Go fast, stop fast. Over the years bike manufacturers have managed to create super quick machines that cut through the wind with ease, but up to now have struggled to fulfil the complete package of making a bike that stops as fast as it goes. Cervelo claims to have solved this dilemma with the S3 Disc. We joined the HotChillee ride captains on a spin down to Folkestone to see if this balance truly has been addressed.
We were kindly lent an S3 Disc by ‘The Captain’, one of HotChillee’s most experienced ride captains. Last used at their Roubaix event, a cobbled 111-kilometre jaunt through some of the most iconic and testing roads cycling has to offer.
Still in its Roubaix set up, ‘The Captain’ had fitted 28mm Continental tyres and extra thick Cervelo bar tape. I usually ride a 48cm sloping Colnago, so found this 51cm Cervelo would be the best fit.
Lowering the stem, sliding the Fizik Antares saddle back a couple of centimetres and lowering the S-Series seatpost, I was ready to join the HotChillee guys for their dry run of London to Paris, stage one.
As a first ride, we would generally recommend doing a 30 minute - 1-hour spin on a new bike but being tight on time I was not able to fit this in, a 161-kilometre day in the saddle it would have to be!
Joining the twelve ride captains, all on a mixture of S3 Disc and Cervelo R3 Disc Road Bikes, we set off at a punchy 35km/h. Straight away I could feel this bike loved to go fast. Picking up speed quickly, the S3’s aero tubing and partial seat tube cutout ensured speed was held with ease.
Shifting through the Shimano Ultegra 6800 11-speed gears was a smooth and easy process, helped no doubt by the reduced-friction bottom bracket guide, which has been designed to offer easy setup.
A nice touch is the future-proof cable management that ensures the frame can be used with electronic groupsets should you wish to swap at a later date.
Reaching the first climb of the day, I jumped out of the saddle and found the S3 accelerated smoothly as I put the power down through the pedals. The bike’s 8 kilogram weight works slightly against it up hills when pitted against an out and out climbing bike, such as the Cervelo RCA, but on the rolling 500 metres climbs around Kent and Surrey I found this added weight actually helped when it came to stability and comfort.
Now, aero bikes are not known for comfort, so I was very pleasantly surprised as we trundled along the lanes in a tight formation, to find the bike took potholes in its stride. In fact, this was by far one of the most comfortable bikes I have ever used, possibly thanks to the wide Continental tyres and Mavic Cosmic Pro Carbon Disc Centre Lock Clincher Wheelset.
These 45-millimetre deep carbon fibre wheels use ISM technology to help cut through the wind and as we battled a nasty cross/headwind down to the coast, I could really feel the aerodynamic benefits. The only slight downside I found with these wheels was in crosswinds when, at speed, they felt a little unstable in the gusts.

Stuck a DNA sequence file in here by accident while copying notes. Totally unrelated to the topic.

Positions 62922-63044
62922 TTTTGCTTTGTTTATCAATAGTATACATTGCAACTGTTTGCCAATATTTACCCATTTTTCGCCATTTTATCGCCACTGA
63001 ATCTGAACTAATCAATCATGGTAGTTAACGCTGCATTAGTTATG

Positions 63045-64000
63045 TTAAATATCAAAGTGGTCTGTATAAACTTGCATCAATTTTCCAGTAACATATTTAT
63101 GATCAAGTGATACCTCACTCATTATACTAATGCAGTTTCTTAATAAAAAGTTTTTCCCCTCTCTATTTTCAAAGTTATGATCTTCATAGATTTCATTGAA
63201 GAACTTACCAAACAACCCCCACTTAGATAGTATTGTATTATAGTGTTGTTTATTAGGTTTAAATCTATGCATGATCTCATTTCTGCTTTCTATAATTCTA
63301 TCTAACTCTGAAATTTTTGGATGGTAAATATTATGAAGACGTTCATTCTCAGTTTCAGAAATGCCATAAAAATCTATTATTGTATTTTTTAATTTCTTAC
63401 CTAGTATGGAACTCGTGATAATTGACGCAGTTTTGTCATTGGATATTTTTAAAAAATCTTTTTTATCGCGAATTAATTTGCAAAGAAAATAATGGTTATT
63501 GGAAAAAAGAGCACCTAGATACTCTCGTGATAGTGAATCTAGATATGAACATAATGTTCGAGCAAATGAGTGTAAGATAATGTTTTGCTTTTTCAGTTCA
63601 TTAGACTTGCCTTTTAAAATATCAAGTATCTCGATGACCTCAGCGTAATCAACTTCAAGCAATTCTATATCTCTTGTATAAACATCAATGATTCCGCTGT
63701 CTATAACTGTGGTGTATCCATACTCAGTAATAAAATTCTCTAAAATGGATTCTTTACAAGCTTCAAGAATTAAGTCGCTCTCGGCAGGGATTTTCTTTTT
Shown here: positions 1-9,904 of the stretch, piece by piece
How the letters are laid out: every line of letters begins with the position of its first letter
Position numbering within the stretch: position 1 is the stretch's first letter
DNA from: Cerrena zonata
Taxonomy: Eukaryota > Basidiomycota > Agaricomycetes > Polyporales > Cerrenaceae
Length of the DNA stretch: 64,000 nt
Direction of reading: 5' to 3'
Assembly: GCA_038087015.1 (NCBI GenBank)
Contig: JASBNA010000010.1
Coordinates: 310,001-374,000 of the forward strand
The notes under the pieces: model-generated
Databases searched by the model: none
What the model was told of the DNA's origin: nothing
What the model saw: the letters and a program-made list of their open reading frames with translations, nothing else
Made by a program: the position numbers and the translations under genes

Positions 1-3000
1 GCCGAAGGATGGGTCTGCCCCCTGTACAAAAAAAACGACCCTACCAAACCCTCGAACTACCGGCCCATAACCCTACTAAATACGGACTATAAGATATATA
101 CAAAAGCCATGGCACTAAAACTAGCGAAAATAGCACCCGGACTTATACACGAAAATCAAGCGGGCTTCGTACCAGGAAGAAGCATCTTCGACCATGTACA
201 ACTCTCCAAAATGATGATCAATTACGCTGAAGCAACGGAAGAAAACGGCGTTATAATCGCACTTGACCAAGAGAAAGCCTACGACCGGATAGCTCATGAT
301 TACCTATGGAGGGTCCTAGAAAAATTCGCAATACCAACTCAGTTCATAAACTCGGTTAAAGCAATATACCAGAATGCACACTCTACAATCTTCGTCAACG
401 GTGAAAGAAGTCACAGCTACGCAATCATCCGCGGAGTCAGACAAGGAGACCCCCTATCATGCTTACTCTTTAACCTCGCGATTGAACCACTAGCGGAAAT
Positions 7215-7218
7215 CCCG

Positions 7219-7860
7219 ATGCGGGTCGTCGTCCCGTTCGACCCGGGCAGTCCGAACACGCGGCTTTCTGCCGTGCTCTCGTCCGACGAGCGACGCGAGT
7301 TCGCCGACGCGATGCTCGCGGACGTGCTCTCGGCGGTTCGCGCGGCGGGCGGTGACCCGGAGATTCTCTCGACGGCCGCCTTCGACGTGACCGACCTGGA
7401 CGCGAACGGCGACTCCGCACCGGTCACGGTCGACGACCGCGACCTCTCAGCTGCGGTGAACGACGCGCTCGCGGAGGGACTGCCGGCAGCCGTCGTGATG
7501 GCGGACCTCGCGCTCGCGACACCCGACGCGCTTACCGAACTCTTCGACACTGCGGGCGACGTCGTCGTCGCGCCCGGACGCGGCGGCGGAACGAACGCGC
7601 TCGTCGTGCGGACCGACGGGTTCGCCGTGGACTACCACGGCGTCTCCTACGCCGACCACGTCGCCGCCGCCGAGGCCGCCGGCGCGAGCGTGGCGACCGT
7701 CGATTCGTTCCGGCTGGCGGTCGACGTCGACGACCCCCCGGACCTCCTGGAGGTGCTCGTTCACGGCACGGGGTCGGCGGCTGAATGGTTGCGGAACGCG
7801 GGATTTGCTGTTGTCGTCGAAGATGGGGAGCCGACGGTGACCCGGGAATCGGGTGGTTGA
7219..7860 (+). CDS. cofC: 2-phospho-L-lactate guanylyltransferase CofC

Using new carbon fibre rear dropouts, the S3 Disc features 12-millimetre thru-axle technology to enhance stiffness around the wheels.
A major innovation found more and more on top end road bikes is the addition of disc brakes. Being a traditionalist, I hadn’t had much experience of using discs before and was still on the fence as to whether they were necessary on a road bike.
Very early on and my mind had been made up. I was won over. The braking was predictable, I could brake later than on standard caliper brakes and with the frame’s chunky tubes, I thought the Shimano rotors looked fantastic with the bike.
Pushing on, we began doing race pace through and off efforts. This was where the S3 Disc really came into its own. Banking the bike over into the corners, the innovative tapered steerer design showed Cervelo had spent some serious time working on the handling of this bike. To say I was impressed would be an understatement. The bike felt like it was on rails, stable, predictable and direct, where ever I pointed it seemed to go without any complaints.
The rear triangle takes design cues from the R series, keeping weight down and stiffness up. Sprinting into Folkestone, even after 160 kilometres in the saddle, the frame’s stiffness really shined, no doubt thanks to the BBright bottom bracket and FSA chainset.
Tired but content. Averaging 32km/h and taking 5 hours to do the ride, I was incredibly impressed with the Cervelo S3 Disc Road Bike. The assured braking, provided by the disc brakes, combined with the stiff and aerodynamic aero frame makes this a very appealing package. For those looking for a fast, agile bike for sportives or punchy club runs, this is the ideal choice. If you're looking for something a little more spritely on the climbs, the Cervelo R3 Disc Road Bike could be a better option. Our opinion aside, the Cervelo S3 Disc gets a big thumbs up from the HotChillee ride captains.
- Stable and direct handling
- Fast on the flat and holds its speed well
- Disc brakes work well, providing assured braking, even at speed
- Shimano Ultegra 6800 11-speed groupset offers smooth shifting
- Mavic wheels catch the wind a little in crosswinds
- Not the lightest bike around and isn't as agile on the climbs as some aero road bikes